GetGoing Gets Going at Bootcamp
Starting this week, a new Halifax startup is taking part in a boot camp for women in technology at Waterloo, Ont.-based Communitech, the country’s premiere startup lab.
GetGoing hopes to use its time in the Women Entrepreneurs Bootcamp to get feedback on its product for entrepreneurs. It has created a simple app that helps small businesses — traditional businesses as well as innovation-based startups — come up with a simple, effective business plan very quickly.
“What we’re trying to do is bring an added sense of confidence to small-business planning, especially people starting businesses for the first time,” said founder Emily Richardson in an interview before leaving for the boot camp.
The team is one of 25 startups accepted into the Women Entrepreneurs Bootcamp, which started in Waterloo this week. Richardson, a Halifax entrepreneur who previously worked for such startups as Truleaf Smart Plant Systems and Carboncure Technologies, applied for the boot camp, competing against 70 other teams.
The other team members of GetGoing are Moontasir Abeer (who previously worked on the software for Halifax startup Presenters Podium), Matthew Carleton and Ben Boudreau.
The idea behind GetGoing is to create a simple online tool for anyone starting a business — especially those averse to using products that use Excel spreadsheets. Once the entrepreneur fills out the forms in the program, he or she will be in a position to talk to a banker about the prospects of the business.
The product comprises three components:
•The value proposition: GetGoing helps the entrepreneur craft a single paragraph describing the business and explaining why it has a good chance of succeeding.
•A modified business canvas: This is a basic template outlining the business model, bearing in mind such factors as customer demand, location, competition, etc.
•A financial planner: In about 15 minutes, the entrepreneur can produce realistic financial projections for a new business. A really cool feature of this tool is it includes Industry Canada statistics that show what revenues a certain type of business can expect in a specific province in Canada. So if you’re planning a restaurant in Saskatchewan, you can see the average revenues for a restaurant in that province in its first year. That is important because business people rarely know what revenues to realistically predict in their first few years.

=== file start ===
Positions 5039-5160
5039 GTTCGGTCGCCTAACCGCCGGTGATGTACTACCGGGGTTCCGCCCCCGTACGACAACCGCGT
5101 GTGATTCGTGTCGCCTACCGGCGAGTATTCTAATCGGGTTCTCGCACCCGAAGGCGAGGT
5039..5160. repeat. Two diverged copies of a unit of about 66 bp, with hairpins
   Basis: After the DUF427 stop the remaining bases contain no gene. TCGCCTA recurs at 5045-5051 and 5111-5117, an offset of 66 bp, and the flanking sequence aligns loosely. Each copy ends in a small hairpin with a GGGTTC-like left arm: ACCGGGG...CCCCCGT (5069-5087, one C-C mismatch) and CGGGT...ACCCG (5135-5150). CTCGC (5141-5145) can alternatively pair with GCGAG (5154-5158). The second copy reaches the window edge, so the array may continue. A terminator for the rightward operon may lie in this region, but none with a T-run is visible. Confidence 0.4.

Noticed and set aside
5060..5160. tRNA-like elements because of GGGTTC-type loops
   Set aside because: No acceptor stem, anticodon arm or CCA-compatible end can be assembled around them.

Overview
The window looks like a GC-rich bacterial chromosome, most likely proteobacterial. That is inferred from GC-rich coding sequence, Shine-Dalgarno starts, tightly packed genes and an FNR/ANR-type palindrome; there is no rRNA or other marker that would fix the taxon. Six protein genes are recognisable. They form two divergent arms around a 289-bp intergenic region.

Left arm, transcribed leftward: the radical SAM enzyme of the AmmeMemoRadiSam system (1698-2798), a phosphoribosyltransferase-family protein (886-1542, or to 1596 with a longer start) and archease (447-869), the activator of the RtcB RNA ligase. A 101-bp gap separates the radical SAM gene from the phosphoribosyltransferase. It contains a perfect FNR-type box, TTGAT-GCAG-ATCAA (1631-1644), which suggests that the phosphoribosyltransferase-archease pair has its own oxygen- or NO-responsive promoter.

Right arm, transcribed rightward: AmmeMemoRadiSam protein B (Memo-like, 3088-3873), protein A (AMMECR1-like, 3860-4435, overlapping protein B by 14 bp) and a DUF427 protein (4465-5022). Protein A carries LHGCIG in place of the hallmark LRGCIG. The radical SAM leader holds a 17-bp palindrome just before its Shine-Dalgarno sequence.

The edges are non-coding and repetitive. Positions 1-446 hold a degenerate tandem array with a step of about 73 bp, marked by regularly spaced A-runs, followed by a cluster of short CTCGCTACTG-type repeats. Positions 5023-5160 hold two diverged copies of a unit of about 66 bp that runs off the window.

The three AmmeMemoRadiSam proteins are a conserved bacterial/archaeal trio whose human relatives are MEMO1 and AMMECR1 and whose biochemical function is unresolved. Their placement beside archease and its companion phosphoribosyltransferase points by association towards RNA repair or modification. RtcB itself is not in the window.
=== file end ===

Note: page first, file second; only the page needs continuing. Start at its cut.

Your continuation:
“If you can get through these three programs, you are in pretty good shape with your business, but if you get stuck on any one part, you should probably re-evaluate,” said Carleton.
Richardson said the market is huge given that there are six million new businesses launched in Canada and the U.S. each year. GetGoing will initially target three markets: people under 30, baby boomers, and recent immigrants.
GetGoing spent three days this week at the boot camp, where the mentors included Sally Ng, executive director of Fredericton’s Planet Hatch. The GetGoing team will now return to Halifax to execute on what it learned at the camp. It will return to Waterloo for a wrap-up session in September. It is planning a full launch of the product in late October.
The team has so far not sought any equity funding for the project. Richardson said she and her teammates are hoping to get to launch without taking any investment.
Disclaimer: Entrevestor receives financial support from government agencies that support startup companies in Atlantic Canada. The sponsoring agencies play no role in determining which companies and individuals are featured in this column, nor do they review columns before they are published.